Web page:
This issue sees the “Secret Empire” storyline continue at full speed as Quentin Harderman and the Committee to Regain America’s Principles (aka CRAP) pursue their plot, seen at the end of the last issue, to set Captain America up for murder. We also meet the true murderer, Moonstone (see on the cover to the right), as well as the Falcon’s new Wakandan upgrades.
The page below catches us up on Cap’s current state of woe, resulting from the Tumbler’s sudden death during a fight with Cap, actually the result of an invisible laser blast from Moonstone. And as Harderman planned… it worked.
Not only does this deepen the public’s growing distrust and suspicion of Captain America, but it also begins a thread of conflict within the man himself regarding his responsibility to obey the law in such adverse circumstances.
This situation demands that Cap exercise moral judgment to choose between conflicting principles, both related to justice: obey the law (the default position) and resist the wrong being done against him (which put him into conflict with the authorities). Although it’s easy to say “always obey the law,” this example shows that there can be other principles at stake that make one consider setting this principle aside (although reasonable people can disagree with whether any particular case rises to that level). We see here that Cap realizes the police may be in on the set-up, which may tip him to the side of resistance.
Below, we see him consider also the ramifications of his status as a hero and a moral exemplar, who has now been seen evading the police, recognizing too that this is on top of the damage Harderman has already done to his reputation. But he also considers his own peace of mind considering his own moral self-image, when he says he might not be able to sleep if he doesn’t turn himself in (showing the weight he puts on the default principle to obey the law).
Jefferson Pierce? No, not that Black Lightning. (Unfortunately.) Instead, we get this fella, the first Moonstone, soon to replaced by the more familiar (and more interesting) Karla Sofen, who will be introduced in Captain America #192 and, after becoming Moonstone, joins the Masters of Evil and then the Thunderbolts.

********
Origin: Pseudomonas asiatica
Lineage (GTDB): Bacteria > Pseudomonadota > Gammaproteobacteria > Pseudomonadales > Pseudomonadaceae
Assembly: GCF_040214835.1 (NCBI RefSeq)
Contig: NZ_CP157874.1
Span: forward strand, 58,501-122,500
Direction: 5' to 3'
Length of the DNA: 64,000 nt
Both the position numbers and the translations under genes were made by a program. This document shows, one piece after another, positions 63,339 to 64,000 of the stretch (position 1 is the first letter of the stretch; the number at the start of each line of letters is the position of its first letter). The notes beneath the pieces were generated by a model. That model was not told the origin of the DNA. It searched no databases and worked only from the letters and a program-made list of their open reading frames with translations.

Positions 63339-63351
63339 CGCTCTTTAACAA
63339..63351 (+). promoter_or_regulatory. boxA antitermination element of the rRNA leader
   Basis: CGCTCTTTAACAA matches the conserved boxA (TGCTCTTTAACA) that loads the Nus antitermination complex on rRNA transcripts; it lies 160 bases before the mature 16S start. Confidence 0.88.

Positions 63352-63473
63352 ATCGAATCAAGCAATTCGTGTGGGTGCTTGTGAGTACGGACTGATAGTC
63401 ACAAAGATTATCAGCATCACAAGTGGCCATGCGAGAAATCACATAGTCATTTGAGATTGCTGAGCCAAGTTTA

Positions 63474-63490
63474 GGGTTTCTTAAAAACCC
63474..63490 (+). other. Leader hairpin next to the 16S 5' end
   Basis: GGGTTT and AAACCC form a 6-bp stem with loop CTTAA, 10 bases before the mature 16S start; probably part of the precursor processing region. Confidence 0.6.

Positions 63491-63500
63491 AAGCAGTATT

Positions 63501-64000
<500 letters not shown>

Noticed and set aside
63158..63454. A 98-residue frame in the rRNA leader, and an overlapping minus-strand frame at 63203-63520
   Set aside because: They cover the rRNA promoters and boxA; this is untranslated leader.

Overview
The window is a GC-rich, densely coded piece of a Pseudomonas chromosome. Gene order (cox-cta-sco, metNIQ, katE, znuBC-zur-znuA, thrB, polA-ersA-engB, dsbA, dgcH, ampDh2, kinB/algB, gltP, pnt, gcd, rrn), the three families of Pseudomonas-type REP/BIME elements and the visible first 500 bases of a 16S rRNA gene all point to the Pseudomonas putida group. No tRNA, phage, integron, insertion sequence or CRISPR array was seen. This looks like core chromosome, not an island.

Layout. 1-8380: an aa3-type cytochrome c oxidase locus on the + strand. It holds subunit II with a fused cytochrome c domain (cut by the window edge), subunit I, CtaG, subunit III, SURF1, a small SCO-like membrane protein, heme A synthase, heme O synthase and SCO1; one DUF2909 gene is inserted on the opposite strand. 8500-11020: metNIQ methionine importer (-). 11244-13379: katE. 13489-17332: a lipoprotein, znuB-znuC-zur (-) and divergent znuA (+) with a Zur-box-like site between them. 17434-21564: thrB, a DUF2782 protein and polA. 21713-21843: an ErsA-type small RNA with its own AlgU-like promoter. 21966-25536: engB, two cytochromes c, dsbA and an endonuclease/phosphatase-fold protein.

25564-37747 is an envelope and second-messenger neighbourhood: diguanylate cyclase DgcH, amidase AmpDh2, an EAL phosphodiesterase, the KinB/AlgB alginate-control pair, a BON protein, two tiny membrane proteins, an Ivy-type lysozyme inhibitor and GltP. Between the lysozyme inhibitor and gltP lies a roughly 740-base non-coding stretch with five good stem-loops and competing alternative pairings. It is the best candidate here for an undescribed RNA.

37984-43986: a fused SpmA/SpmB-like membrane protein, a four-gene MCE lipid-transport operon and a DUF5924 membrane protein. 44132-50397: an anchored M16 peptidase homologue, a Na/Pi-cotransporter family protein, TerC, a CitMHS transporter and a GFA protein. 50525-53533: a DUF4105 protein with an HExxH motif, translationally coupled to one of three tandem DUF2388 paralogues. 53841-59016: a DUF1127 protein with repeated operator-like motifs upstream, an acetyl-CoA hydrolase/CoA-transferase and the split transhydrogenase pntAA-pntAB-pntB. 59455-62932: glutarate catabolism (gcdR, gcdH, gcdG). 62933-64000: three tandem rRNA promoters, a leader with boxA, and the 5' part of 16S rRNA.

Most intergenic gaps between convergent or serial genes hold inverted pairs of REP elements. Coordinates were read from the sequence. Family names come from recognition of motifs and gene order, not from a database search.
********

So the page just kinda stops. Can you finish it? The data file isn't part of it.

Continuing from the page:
After he defeats our hero, Moonstone makes sure we remember who really killed the Tumbler. (That’s Tumbler with an ‘e’; on the death of Tumblr, see here.)
And yet another part of Harderman’s plan takes shape: replacing Captain America in the public’s esteem with… Moonstone?
And if resisting the police weren’t bad enough, look where Cap ends up when he wakes from his defeat… as well as what he sees there.
Soon, Moonstone explains his origin, his words to the press telling one tale while the panels below tell the true story (a very clever bit of parallel storytelling from Messrs Englehart, Friedrich, and Buscema). I’ll just show you the end, when Moonstone meets Harderman and Viper (who launched the publicity campaign in the first place, back in issue #163), providing a little more background to the extent of Harderman’s scheme.
As Harderman and Moonstone continue to sell their line to the press, Cap finally realizes the extent of his dilemma.
While the officer at the jail tries to reassure Cap that some people are still on his side, Cap seems resigned to remaining in jail and waiting for justice through official means…
…but others have different plans, setting up another moral dilemma for Cap regarding his position vis-a-vis the law, taking into account the ramifications of each choice for his mission and his reputation (which, to some extent, are one and the same).
“The country polarized into two camps”… gee, what’s that like?
By the way, in the middle of Cap’s travails, we also saw the Falcon get his upgrades from the Black Panther, enhancing his abilities significantly, as we’ll see soon. (And here he isn’t to save Cap but rather his lady friend Leila, who was abducted by Stoneface and his thugs in nearby Nigeria.)
Captain America (vol. 1) #170, February 1974: Steve Englehart and Mike Friedrich (writers), Sal Buscema (pencils), Vince Colletta (inks), Petra Goldberg (colors), Artie Simek (letters). (More details at Marvel Database.)
PREVIOUS ISSUE: Captain America #169 (January 1974)
NEXT ISSUES: Captain America #171 and Avengers #119 (March 1974)